HIV disease results in decreased IL-7 receptor expression and IL-7 responsiveness in T cells. To explore mechanisms of these deficiencies, we compared CD127 expression and IL-7 induction of P-STAT5 in T cells from HIV-infected persons with serum concentrations of cytokines (IL-7, IL-6 and IL-15), markers of microbial translocation (sCD14 and LPS), and with an indicator of oxidative stress (malondialdehyde (MDA) adducts). CD127 expression was directly related to IL-7 responsiveness in most CD8+ T cell subsets but not in CD4+ T cells from HIV-infected persons. MDA adducts were increased in serum of HIV-infected patients and were inversely related to IL-7 responsiveness in CD8+ T cells and in central memory CD4+ T cells. Incubation of T cells from healthy controls with hydrogen peroxide resulted in impairments in IL-7 induction of P-STAT5. These findings suggest that oxidative stress that is characteristic of HIV disease could contribute to impairments in IL-7 responsiveness and disrupt T cell homeostasis.
HIV infection results in gastrointestinal (GI) tract damage, microbial translocation, and immune activation, which are not completely ameliorated with suppression of viremia by antiretroviral (ARV) therapy. Furthermore, increased morbidity and mortality of ARV-treated HIV-infected individuals is associated with these dysfunctions. Thus, to enhance GI tract physiology, we treated SIV-infected pigtail macaques with ARVs, probiotics, and prebiotics or with ARVs alone. This synbiotic treatment resulted in increased frequency and functionality of GI tract APCs, enhanced reconstitution and functionality of CD4+ T cells, and reduced fibrosis of lymphoid follicles in the colon. Thus, ARV synbiotic supplementation in HIV-infected individuals may improve GI tract immunity and thereby mitigate inflammatory sequelae, ultimately improving prognosis.
The determinants of HIV-associated cardiovascular disease (CVD) are not well understood. Periodontal disease (PD) has been linked to CVD but this connection has not been examined in HIV infection. We followed a cohort of HIV-infected adults to ascertain whether PD was associated with carotid artery intima media thickness (IMT) and brachial artery flow-mediated dilation (FMD). We performed a longitudinal observational study of HIV-infected adults on HAART for <2 years with no known heart disease. PD was characterized clinically and microbiologically. Cardiovascular disease was assessed by IMT/FMD. Linear mixed models assessed cross-sectional and longitudinal associations between PD and FMD/IMT. Forty three HIV+ adults completed a median of 24 (6–44) months on the study. Defining delta to be the change in a variable between baseline and a follow-up time, longitudinally, on average and after adjusting for change in time, CVD-specific and HIV-specific potential confounding covariates, a 1-log10 increase in delta Porphyromonas gingivalis was associated with a 0.013 mm increase in delta IMT (95% CI: 0.0006–0.0262; p=0.04). After adjusting for the same potential confounding covariates, a 10% increase in delta gingival recession was associated with a 2.3% increase in delta FMD (95% CI: 0.4–4.2; p=0.03). In a cohort of HIV-infected adults, an increase in subgingival Porphyromonas gingivalis, a known periodontal pathogen, was significantly associated with longitudinal increases in IMT, while increased gingival recession, which herein may represent PD resolution, was significantly associated with longitudinal improvement in FMD. In the context of HIV infection, PD may contribute to CVD risk. Intervention studies treating PD may help clarify this association.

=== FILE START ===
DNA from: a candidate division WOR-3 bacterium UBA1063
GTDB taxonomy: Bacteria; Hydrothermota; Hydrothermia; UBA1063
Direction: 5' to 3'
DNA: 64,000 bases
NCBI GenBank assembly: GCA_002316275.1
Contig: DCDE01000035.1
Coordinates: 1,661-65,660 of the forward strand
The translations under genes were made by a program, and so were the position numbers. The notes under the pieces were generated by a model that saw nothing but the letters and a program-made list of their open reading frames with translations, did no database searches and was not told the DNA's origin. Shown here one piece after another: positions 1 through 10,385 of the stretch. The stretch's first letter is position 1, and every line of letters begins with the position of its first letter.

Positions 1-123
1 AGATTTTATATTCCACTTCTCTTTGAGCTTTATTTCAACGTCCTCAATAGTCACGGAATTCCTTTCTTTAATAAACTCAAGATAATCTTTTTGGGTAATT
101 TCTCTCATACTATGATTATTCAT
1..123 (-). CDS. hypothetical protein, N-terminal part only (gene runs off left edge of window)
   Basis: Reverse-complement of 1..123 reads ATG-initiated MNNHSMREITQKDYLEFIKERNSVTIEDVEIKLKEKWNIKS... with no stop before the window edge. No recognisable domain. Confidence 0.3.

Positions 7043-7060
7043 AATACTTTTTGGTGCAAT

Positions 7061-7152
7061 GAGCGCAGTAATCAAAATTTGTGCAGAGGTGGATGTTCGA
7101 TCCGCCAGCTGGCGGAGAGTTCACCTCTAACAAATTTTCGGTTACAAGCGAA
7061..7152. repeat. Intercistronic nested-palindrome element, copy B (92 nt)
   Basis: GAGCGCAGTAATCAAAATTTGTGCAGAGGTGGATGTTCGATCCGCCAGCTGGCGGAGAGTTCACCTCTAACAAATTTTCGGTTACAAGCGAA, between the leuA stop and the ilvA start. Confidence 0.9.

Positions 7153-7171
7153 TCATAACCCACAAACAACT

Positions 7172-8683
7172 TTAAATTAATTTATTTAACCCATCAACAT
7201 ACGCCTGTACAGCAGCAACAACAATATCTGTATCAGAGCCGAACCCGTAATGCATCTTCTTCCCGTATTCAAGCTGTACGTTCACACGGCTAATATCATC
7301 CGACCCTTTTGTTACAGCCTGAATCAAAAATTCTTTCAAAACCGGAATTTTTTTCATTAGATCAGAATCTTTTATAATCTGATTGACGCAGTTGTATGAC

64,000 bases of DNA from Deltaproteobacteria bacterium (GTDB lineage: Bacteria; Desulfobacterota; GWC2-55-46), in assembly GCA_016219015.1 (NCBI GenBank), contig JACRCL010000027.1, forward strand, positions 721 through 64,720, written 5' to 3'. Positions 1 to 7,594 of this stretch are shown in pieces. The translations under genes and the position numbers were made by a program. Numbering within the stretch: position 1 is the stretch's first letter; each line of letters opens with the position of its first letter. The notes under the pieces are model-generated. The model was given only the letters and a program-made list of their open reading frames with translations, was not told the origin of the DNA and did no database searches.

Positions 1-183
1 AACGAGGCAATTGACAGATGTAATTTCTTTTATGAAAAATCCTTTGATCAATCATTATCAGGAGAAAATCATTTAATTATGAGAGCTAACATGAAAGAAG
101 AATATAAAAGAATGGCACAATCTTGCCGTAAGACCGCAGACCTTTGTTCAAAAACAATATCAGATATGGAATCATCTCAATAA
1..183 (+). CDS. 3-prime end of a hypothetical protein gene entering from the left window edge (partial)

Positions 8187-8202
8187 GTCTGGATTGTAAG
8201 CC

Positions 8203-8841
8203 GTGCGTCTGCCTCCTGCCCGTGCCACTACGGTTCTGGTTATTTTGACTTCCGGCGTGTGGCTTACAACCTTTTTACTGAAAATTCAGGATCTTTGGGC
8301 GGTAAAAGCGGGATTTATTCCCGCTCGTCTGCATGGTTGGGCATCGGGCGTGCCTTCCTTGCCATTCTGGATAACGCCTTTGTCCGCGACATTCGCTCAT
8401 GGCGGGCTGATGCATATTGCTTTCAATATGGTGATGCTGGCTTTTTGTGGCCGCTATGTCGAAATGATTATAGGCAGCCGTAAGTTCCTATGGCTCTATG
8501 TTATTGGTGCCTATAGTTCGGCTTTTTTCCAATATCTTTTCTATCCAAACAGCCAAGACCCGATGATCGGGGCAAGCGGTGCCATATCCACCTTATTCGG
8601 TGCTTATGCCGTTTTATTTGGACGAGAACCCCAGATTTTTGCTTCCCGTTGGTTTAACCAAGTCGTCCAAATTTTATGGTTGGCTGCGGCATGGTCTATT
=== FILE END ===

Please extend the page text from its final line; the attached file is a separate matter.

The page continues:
Background. Failure to normalize CD4+ T-cell numbers despite effective antiretroviral therapy is an important problem in human immunodeficiency virus (HIV) infection.
Methods. To evaluate potential determinants of immune failure in this setting, we performed a comprehensive immunophenotypic characterization of patients with immune failure despite HIV suppression, persons who experienced CD4+ T-cell restoration with therapy, and healthy controls.
Results. Profound depletion of all CD4+ T-cell maturation subsets and depletion of naive CD8+ T cells was found in immune failure, implying failure of T-cell production/expansion. In immune failure, both CD4+ and CD8+ cells were activated but only memory CD4+ cells were cycling at increased frequency. This may be the consequence of inflammation induced by in vivo exposure to microbial products, as soluble levels of the endotoxin receptor CD14+ and interleukin 6 were elevated in immune failure. In multivariate analyses, naive T-cell depletion, phenotypic activation (CD38+ and HLA-DR expression), cycling of memory CD4+ T cells, and levels of soluble CD14 (sCD14) distinguished immune failure from immune success, even when adjusted for CD4+ T-cell nadir, age at treatment initiation, and other clinical indices.
Conclusions. Immune activation that appears related to exposure to microbial elements distinguishes immune failure from immune success in treated HIV infection.